White House orders review of "No Fly" list

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The Obama administration is ordering a review of the various airline lists designed to prevent suspected terrorists and others from boarding flights after a failed bombing attempt on an airliner from Amsterdam to Detroit on Christmas Day.

White House Press Secretary Robert Gibbs says the President wants to make sure the lists are kept up to date and are frequently reviewed.

"The President wants to review the information that we had and ensure that the procedures, some of which are several years old, for how information gets on lists- that that's reviewed properly," Gibbs told a group of reporters in Washington, D.C. "As well as the detection capabilities that would have allowed an individual like this to board a plane in Amsterdam with an explosive, uh, with explosive chemicals."

But, while President Obama has ordered the review, his Homeland Security Secretary Janet Napolitano and Gibbs are left explaining why Umar Farouk Abdulmutallab was not put on any of the smaller and more closely looked at "watch lists" prior to his flight even though his own father had raised concerns about Abdulmutallab in November. At that point, Abdulmutallab was placed on the Terrorist Identities Datamart Environment (TIDE) list. But, there are more than a half million people on that list and Abdulmutallab did not appear on any subset of that list and would not have been prohibited from flying.

"As a result of information that we gathered from our embassy overseas, he was put onto a watch list that contains about 550,000 names," Gibbs said. "There was not sufficient evidence, ah, derogatory information to move him higher up into a list of about 400,000 of which a selectee on a no-fly list are drawn from."

For her part, Napolitano says the latest incident is no reason for people to stop flying and that it appears this is a case of one person acting alone.

"Right now we have no indication that it is part of anything larger but obviously the investigation continues," Napolitano said on CNN.

But members of Congress say while it might be safe to fly, the bigger question is why wasn't any intelligence gathered on Abdulmutallab after his own father called the embassy about his son.

"What happened to that information? Did -- was there follow up in any way to try to determine where this suspect was? Secondly, it appears that he was recently put on a broad terrorism-screening list, a database. Why wasn't that database activated? Why isn't it activated every time somebody gets on a plane abroad to come to the United States?" Senator Joe Lieberman (D-CT) said on Fox News Sunday. "The only databases that are activated are -- are the much smaller no-fly and selectee list, which are less than 20,000 names. We ought to -- we ought to, in our age, be able to put 500,000 names on a computer and have everybody who's trying to come to the U.S. go through that list. That doesn't mean they're convicted of any wrongdoing, but it would be basis enough to take this guy out of the line in Amsterdam and do a full body check, and that would have determined that he was carrying explosives."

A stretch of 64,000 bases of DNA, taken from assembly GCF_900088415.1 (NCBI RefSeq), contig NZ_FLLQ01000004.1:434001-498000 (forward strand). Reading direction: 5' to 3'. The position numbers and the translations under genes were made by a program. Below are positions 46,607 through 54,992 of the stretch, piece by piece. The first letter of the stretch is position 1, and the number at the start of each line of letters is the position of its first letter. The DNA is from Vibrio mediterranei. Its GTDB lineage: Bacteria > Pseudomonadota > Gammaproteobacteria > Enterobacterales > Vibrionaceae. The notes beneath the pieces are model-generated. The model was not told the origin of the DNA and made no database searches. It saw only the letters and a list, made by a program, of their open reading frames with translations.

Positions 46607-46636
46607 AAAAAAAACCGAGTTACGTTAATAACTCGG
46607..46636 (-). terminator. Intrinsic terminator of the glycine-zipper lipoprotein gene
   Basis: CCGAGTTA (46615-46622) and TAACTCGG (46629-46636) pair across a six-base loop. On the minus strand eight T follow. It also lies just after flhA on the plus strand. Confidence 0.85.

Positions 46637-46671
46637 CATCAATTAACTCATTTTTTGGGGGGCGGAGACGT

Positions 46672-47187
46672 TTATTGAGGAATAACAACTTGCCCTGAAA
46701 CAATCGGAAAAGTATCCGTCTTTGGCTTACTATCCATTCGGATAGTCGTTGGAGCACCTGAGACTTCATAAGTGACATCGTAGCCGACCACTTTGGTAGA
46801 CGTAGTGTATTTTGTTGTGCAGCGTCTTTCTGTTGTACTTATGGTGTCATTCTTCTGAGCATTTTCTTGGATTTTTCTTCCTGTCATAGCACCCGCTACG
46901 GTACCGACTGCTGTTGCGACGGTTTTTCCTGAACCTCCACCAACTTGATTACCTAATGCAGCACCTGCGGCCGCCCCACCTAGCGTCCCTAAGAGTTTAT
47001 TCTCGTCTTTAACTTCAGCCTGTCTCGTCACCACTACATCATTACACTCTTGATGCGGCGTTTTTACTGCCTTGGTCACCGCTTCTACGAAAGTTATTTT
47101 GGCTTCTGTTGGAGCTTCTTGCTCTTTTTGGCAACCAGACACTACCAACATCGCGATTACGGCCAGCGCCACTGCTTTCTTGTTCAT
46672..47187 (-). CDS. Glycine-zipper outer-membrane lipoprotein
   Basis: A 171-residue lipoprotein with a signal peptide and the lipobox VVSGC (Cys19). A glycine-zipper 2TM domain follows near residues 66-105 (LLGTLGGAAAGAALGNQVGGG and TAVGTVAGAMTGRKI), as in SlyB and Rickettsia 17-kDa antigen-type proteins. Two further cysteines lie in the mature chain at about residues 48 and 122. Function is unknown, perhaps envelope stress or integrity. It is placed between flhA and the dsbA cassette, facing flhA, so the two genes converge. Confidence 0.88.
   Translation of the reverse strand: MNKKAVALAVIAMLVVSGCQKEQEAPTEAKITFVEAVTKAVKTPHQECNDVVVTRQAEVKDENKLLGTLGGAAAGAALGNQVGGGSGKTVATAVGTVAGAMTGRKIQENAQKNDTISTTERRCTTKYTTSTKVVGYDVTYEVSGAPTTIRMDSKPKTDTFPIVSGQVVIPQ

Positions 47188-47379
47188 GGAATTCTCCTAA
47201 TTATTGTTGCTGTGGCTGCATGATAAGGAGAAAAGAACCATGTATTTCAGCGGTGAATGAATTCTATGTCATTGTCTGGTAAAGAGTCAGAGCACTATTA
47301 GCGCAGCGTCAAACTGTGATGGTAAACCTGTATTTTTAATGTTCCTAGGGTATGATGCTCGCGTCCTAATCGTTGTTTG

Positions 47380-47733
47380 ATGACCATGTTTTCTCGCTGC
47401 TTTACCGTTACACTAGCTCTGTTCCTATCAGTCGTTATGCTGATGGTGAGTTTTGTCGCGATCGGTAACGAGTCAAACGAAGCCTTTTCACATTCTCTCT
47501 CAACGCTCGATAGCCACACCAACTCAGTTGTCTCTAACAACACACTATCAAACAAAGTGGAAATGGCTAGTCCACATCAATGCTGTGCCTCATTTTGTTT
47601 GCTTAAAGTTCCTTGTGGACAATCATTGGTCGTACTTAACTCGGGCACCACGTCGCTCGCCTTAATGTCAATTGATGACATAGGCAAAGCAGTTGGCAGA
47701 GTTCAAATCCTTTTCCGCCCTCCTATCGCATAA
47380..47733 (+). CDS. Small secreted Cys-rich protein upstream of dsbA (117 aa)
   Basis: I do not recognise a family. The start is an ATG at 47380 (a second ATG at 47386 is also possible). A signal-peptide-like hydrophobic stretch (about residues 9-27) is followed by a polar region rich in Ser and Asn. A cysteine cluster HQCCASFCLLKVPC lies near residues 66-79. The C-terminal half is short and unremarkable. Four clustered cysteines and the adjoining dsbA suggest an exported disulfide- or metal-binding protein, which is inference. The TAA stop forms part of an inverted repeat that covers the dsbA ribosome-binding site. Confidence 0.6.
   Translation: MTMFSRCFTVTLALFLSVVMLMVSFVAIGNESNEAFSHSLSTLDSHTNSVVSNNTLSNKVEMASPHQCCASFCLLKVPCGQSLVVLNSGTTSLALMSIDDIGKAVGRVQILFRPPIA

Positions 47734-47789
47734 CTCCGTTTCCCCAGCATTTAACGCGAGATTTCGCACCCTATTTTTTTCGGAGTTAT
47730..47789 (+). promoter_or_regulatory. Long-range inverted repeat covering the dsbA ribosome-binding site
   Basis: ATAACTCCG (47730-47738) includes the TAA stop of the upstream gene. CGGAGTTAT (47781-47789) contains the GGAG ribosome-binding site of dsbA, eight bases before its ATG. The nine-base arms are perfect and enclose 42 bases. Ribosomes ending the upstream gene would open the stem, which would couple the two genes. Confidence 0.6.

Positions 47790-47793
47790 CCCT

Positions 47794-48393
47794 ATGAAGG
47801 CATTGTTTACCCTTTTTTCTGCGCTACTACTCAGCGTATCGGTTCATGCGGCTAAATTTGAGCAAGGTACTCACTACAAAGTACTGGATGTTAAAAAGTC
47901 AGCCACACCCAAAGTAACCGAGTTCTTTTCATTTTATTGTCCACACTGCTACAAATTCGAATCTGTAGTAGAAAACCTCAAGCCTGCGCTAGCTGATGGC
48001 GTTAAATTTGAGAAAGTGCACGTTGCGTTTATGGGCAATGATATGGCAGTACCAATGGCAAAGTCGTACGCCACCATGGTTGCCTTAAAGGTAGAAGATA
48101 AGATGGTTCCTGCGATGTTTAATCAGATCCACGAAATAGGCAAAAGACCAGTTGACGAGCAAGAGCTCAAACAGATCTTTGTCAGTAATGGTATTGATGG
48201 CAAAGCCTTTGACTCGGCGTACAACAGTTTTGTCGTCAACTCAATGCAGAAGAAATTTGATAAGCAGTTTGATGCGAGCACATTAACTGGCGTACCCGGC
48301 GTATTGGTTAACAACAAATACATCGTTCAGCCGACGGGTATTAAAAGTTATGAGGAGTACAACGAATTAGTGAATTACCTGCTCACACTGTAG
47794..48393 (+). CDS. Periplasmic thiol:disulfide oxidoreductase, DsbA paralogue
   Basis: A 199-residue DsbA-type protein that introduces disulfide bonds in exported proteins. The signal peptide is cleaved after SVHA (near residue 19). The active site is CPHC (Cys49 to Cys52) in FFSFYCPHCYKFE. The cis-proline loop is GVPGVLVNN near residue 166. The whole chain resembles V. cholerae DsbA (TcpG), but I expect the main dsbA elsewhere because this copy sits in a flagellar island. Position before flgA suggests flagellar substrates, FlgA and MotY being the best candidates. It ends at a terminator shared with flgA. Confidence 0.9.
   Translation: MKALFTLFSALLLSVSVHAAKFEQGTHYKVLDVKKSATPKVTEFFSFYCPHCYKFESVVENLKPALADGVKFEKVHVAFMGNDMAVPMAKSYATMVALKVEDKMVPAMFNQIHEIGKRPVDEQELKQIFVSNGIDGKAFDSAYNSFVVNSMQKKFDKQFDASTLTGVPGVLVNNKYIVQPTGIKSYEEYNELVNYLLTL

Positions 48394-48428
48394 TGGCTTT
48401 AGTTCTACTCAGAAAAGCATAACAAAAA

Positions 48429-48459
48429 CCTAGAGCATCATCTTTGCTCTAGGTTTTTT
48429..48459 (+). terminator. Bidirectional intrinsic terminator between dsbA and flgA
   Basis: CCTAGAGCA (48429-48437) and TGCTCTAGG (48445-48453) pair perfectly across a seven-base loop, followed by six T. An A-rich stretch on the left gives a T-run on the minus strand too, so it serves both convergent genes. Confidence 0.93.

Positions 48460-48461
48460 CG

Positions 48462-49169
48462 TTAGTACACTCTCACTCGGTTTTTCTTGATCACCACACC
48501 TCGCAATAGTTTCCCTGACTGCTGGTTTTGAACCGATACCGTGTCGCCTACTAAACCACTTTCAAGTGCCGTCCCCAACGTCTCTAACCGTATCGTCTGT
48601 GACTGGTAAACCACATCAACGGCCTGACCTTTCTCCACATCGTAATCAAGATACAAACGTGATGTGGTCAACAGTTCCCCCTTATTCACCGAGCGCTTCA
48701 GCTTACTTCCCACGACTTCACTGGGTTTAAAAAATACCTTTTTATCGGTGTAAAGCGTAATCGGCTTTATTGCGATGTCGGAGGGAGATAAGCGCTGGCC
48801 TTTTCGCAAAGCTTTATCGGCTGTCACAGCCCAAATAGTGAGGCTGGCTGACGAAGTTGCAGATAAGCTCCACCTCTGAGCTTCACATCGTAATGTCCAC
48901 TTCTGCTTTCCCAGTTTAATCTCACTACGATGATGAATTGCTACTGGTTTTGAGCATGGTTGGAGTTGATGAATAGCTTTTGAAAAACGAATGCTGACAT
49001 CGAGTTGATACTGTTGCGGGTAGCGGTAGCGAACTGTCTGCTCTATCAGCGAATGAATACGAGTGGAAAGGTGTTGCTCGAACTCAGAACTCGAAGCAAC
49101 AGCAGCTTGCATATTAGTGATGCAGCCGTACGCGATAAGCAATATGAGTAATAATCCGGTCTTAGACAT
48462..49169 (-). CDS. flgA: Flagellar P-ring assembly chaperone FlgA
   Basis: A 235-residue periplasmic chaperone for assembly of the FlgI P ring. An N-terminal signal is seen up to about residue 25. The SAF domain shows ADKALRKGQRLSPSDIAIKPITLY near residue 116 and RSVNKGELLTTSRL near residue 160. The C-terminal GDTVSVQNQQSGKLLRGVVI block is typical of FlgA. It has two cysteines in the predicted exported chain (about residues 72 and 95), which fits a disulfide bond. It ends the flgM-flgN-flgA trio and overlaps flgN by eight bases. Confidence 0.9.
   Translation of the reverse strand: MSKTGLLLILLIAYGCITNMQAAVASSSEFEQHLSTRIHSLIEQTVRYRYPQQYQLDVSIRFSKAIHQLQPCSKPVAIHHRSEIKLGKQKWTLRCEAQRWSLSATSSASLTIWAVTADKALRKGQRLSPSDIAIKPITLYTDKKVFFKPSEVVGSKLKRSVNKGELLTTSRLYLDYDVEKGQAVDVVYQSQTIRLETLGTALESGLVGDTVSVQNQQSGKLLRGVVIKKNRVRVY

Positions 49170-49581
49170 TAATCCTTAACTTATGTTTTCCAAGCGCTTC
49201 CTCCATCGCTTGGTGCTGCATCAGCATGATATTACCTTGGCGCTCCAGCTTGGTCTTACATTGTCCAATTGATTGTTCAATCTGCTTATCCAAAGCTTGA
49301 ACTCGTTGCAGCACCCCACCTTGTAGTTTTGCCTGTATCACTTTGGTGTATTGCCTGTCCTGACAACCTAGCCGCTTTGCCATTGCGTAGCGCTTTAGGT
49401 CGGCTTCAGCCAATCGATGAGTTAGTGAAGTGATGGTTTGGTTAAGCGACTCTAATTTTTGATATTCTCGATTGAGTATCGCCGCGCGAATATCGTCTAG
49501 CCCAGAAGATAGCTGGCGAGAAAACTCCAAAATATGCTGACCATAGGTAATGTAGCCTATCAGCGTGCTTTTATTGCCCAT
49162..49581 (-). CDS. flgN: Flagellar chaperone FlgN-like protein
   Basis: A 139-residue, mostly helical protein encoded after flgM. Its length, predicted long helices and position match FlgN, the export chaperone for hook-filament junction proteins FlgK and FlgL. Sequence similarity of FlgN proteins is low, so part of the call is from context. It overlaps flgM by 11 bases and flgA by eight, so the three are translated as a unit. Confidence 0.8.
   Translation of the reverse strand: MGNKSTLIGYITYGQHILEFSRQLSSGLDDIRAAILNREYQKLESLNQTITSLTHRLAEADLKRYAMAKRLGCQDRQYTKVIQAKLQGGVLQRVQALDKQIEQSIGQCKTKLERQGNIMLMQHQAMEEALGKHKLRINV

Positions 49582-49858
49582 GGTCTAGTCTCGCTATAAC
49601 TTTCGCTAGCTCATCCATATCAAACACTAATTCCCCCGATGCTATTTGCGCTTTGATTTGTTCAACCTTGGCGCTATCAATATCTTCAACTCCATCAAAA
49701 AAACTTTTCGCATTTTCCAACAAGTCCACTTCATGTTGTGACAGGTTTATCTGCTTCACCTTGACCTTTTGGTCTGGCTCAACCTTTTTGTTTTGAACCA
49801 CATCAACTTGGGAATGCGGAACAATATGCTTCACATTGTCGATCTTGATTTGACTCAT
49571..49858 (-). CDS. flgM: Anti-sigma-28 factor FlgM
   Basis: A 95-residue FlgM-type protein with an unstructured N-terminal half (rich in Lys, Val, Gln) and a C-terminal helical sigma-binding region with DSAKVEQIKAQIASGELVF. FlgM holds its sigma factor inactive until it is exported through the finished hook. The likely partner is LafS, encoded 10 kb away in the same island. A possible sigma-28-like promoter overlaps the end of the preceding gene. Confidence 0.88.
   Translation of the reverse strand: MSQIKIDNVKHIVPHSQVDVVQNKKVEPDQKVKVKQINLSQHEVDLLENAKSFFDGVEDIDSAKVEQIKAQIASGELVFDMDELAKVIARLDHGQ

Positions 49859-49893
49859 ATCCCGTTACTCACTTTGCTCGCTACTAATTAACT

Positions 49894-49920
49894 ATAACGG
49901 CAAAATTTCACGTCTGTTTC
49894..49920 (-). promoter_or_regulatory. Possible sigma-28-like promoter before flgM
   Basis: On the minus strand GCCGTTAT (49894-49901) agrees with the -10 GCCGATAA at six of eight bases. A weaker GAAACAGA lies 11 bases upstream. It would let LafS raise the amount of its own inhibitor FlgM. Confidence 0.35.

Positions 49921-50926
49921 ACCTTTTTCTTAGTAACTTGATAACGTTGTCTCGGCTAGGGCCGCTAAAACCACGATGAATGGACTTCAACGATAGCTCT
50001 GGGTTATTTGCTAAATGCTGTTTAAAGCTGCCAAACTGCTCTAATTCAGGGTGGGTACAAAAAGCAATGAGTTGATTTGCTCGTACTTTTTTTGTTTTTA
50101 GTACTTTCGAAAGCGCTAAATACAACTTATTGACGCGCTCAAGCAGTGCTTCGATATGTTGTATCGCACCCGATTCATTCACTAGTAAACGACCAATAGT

Congressman Pete Hoekstra (R-MI), the ranking member of the intelligence committee says the miscues on the incident falls on the shoulders of the Obama administration, for missing the importance of listing Abdulmutallab, but also for changing tactics on terrorism.

"The Obama administration came in and said, "We're not going to use the word 'terrorism' anymore. We're going to call is 'manmade disasters,"' trying to, you know, I think, downplay the threat from terrorism," Hoekstra told Chris Wallace on Fox News Sunday. "In reality, it's getting much more complex. Radicalization is alive. It is well. They want to attack the United States. That threat is here in the United States. It is lone wolf individuals. It is people that have become radicalized that have had some contact with Al Qaida. And then it is the threats that come from Al Qaida central. Homegrown terrorism, the threat to the United States, is real. I think this administration has downplayed it. They need to recognize it, identify it. It is the only way we are going to defeat it."

President Obama has continued to receive regular briefings from his Homeland Security and Counterterrorism Advisor John Brennan and National Security Staff Chief of Staff Denis McDonough on the incident while vacationing in Hawaii. The President will continue to receive updates. He returns to Washington in 2010 and aides say there are no plans to cut his vacation short.